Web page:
Eligibility determination for SSD benefits: are the methods apt?

On Behalf of | May 6, 2015 | Uncategorized

For Missouri residents who are unable to work or support their family because of a disability, the Social Security Administration runs the Social Security Disability Insurance program. Many workers in Saint Charles, Missouri, and in the rest of the U.S., are covered by SSDI and they may be aware that the SSDI program is in jeopardy of running out of funds soon. According to experts, the problem lies with the method that the SSA follows to determine disability, and subsequent eligibility, for SSD benefits.

The SSA has two methods for determining whether an individual is eligible for SSD benefits. One method is called “Listing of Impairments,” where an applicant has to provide sufficient medical evidence regarding a disability before obtaining SSD benefits. The other method is called the “Medical-Vocational Grid,” and it applies to those cases where list-based determination is not possible. Interestingly, the last 30 years have witnessed grid-based eligibility determinations increasing from 20 percent to 50 percent.

Experts think that the “Medical-Vocational Grid” method, which uses criteria such as age, education, skills and language proficiency for Social Security Disability Benefits eligibility determination, is the reason for some, if not all, of the problems plaguing the SSDI trust fund. Experts point out that the grid was originally designed at a time when most forms of employment required physical activities or not knowing English used to be a barrier. Sadly, the grid system has not evolved to incorporate those major changes among the workforce.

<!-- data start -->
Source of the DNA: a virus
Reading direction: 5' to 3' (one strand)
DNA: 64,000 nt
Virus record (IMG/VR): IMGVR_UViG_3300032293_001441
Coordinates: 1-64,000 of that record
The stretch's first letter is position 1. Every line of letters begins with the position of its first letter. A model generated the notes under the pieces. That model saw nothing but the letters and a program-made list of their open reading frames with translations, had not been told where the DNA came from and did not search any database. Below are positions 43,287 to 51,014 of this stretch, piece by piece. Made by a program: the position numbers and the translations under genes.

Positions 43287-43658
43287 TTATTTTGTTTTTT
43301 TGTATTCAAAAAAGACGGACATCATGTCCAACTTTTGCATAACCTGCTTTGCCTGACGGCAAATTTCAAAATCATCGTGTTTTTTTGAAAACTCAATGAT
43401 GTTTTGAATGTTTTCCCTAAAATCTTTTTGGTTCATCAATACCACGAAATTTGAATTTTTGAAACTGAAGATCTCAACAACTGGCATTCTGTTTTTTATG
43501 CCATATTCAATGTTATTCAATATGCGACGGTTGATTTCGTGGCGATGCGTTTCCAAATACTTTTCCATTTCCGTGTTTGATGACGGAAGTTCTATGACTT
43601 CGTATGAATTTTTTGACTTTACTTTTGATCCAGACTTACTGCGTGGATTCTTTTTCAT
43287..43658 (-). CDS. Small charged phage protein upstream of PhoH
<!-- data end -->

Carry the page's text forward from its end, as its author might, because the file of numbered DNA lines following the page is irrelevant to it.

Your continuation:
For example, 50 percent of jobs required physical exertion in 1960 compared with 20 percent of jobs in 2008. Similarly, age-based disability determination was appropriate at a time when the majority of the workforce performed physical labor, but with more people now in the service sector this method proves difficult for those people who are over age 50 years but who are still working. Education has also increased; 80 percent of people, aged 25 or more, have graduated from high school at present compared with only 40 percent of workers who had graduated from high school in 1950.

Source: Economics21.org, “To Make Social Security Disability Insurance Fairer and Sustainable, Eliminate the Grid,” Mark J. Warshawski and Ross A. Marchand, April 28, 2015

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Social Security Disability
Worker’s Compensation
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